Editors’ Introduction: Geographies of Contemporary Cuba
Cynthia Pope and John C. Finn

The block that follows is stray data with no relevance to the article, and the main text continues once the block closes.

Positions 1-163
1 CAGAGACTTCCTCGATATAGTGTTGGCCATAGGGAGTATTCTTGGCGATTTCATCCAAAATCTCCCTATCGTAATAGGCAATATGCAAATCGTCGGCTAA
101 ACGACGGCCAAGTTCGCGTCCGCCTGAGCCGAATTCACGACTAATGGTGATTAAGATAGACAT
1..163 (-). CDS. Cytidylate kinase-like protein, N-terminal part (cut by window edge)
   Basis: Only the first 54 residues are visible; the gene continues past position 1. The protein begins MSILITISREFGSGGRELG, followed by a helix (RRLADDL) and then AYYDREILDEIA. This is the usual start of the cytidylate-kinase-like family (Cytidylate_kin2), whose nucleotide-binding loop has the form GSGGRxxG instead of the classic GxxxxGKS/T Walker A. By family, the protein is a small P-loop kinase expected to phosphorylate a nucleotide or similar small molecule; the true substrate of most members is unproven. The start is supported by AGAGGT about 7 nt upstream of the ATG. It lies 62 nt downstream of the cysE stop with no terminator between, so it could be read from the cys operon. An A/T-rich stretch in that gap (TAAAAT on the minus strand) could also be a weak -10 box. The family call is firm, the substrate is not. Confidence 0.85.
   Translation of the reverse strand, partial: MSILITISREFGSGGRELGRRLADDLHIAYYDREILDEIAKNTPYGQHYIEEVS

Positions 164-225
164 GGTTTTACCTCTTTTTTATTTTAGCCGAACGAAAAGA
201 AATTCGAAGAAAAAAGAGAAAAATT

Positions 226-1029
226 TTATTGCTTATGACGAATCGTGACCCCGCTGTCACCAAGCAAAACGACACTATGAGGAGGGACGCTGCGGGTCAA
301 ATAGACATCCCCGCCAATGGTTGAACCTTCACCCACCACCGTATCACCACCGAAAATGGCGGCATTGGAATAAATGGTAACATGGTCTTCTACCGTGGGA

This special issue of Human Geography was prompted by a sea change in U.S.-Cuba relations beginning in December 2014 when U.S. President Barack Obama and Cuban President Raúl Castro announced that representatives from the two countries had been meeting in secret to discuss renewing diplomatic relations between the countries. Since then, the U.S. and Cuba have come a significant distance toward normalizing this fraught relationship, including reestablishing formal diplomatic relations, reopening embassies, and significantly loosening travel restrictions on U.S. citizens to Cuba. While the popular imagery of Cuba in the U.S. may tend to reduce the island and its inhabitants to caricature, most journalistic (and even some academic) treatment of Cuba tends to frame the country through one of two ideologically-driven narratives. Cuba, it seems, is either a tropical utopia or a communist dystopia. To us, both of these positions are too ideologically rigid and politically over-determined to be analytically useful. This special issue, then, is our effort to use newly shifting U.S.-Cuba relations as context in which to engage in a more nuanced and complicated analysis of the geography of Cuba. Specifically, we aim to use a spatial lens to highlight different ways of analyzing a dynamic society across multiple geographical scales and historical periods. In doing so, we have made a specific effort to recruit and include diverse styles of expression from differing political viewpoints, methodologies, and experiences with and in the country.